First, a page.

A businessman who called a busy North Shore pub saying there was a bomb on site and everyone needed to evacuate has been ordered to do community work.

Christopher Stephen Graham, 34, previously admitted misusing a telephone and pretending to be a police officer in on May 21 and was today sentenced at the North Shore District Court.

The court heard how Graham has booked at table at the Backyard Bar in Northcote and was drinking heavily before he got in a fight at the entrance about 11.30pm.

The father-of-three then left but called the bar about 1.10am claiming to be "Officer Barrich" and said there was a bomb on the premises everyone needed to evacuate.


The staff started to evacuate, causing panic.

Graham called back about five minutes later to say police units were on their way and reiterated everyone needed to get out of the bar.

A number of police cars showed up shortly afterwards and officers searched the premises but did not find a bomb.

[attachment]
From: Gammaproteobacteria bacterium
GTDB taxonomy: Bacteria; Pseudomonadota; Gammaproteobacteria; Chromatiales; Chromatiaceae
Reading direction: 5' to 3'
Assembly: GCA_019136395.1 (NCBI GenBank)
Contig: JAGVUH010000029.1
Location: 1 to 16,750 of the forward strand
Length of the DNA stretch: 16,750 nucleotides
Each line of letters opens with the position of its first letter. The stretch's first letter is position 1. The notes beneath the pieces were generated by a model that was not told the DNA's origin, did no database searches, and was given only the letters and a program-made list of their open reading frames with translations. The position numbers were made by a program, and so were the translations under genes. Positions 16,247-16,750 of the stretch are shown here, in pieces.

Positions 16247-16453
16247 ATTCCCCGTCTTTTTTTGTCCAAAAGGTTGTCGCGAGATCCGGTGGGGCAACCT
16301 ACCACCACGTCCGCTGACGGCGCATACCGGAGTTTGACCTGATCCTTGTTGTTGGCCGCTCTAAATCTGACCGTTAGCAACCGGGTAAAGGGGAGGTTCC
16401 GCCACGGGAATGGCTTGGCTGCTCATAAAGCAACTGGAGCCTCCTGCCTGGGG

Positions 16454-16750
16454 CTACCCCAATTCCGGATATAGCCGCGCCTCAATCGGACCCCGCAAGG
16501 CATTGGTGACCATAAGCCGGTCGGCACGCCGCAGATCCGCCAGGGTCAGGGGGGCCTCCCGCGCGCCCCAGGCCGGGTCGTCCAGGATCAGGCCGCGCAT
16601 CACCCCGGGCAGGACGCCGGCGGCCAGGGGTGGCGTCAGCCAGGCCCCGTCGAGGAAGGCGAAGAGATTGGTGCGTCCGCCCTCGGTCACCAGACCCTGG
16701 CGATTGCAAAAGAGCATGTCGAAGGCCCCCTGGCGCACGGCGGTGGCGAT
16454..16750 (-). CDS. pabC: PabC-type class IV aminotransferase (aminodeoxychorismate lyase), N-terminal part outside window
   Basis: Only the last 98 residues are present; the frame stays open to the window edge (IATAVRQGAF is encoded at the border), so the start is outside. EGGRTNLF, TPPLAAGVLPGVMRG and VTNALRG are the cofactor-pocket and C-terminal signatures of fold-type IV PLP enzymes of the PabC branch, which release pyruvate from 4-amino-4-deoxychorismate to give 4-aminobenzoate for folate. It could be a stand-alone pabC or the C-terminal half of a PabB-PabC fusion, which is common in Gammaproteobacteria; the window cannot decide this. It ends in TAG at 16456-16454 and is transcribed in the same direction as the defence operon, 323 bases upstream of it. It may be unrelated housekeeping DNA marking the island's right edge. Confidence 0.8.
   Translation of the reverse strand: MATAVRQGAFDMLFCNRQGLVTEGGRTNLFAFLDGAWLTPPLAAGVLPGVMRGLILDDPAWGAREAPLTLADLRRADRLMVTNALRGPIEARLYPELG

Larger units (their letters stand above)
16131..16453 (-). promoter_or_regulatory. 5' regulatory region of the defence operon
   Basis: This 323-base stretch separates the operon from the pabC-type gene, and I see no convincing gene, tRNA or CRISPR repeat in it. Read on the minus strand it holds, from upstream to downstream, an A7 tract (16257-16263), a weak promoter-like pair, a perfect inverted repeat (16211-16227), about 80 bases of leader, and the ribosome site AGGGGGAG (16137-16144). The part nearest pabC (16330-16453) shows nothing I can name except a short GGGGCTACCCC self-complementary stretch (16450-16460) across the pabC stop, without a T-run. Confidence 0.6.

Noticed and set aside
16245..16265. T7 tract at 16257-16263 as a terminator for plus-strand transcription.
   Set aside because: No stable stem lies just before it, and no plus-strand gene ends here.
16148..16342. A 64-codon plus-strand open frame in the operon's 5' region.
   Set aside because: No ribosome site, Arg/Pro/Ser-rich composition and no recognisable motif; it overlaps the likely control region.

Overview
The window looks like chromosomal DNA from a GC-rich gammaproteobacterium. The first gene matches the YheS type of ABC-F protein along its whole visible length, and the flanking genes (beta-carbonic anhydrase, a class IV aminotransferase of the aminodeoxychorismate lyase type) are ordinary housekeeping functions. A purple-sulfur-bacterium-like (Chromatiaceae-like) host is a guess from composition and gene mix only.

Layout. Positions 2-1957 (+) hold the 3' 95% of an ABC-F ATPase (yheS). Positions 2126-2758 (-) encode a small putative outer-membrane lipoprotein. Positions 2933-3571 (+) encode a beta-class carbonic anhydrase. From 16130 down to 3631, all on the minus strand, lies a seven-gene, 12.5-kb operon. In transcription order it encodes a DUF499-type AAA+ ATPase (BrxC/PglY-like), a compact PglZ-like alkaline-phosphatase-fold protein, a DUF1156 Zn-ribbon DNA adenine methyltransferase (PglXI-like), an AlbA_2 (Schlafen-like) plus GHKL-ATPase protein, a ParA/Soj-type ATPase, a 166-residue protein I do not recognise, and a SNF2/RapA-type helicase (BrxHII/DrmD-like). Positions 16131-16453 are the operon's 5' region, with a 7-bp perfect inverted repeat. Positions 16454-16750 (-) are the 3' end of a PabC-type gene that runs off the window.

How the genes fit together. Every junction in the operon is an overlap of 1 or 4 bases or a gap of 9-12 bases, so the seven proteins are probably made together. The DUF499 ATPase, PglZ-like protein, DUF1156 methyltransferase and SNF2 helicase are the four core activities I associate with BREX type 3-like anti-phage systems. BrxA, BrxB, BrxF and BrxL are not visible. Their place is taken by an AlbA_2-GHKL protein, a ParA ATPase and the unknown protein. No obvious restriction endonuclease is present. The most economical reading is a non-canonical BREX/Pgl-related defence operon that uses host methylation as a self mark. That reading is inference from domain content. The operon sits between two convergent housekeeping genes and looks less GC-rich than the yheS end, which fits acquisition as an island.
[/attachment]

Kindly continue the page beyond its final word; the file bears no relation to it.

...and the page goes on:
Graham later said he couldn't barely remember the night in question because he'd drunk so much and that he liked to play practical jokes.

But Judge Pippa Sinclair, during her sentencing today, said the joke backfired and Graham had caused chaos and significant financial loss.

Backyard Bar owner, Aman Gain, estimated the hoax cost his company between $4500 and $5000.

After Graham plead guilty, a restorative justice conference was held and he told Gain he was "genuinely sorry" for what he'd done and paid $2000 in reparations.

Graham's lawyer, Miles Beresford, said his client knew he'd been "foolish and juvenile".

"He has a wife and children and just should know better."

Graham has two convictions for impersonating a police officer in 2004, but his lawyer they were historic and his other convictions weren't relevant.

And as part of Graham's bail conditions, he'd stopped drinking which Beresford said had a "transformative" effect on his life.

Judge Sinclair said Graham had genuine remorse and his guilty plea showed Graham had taken responsibility for his actions.

She ordered him to pay a further $800 in reparations and sentenced him to 100 hours' community work and nine months' supervision so he could address his drug and alcohol problems.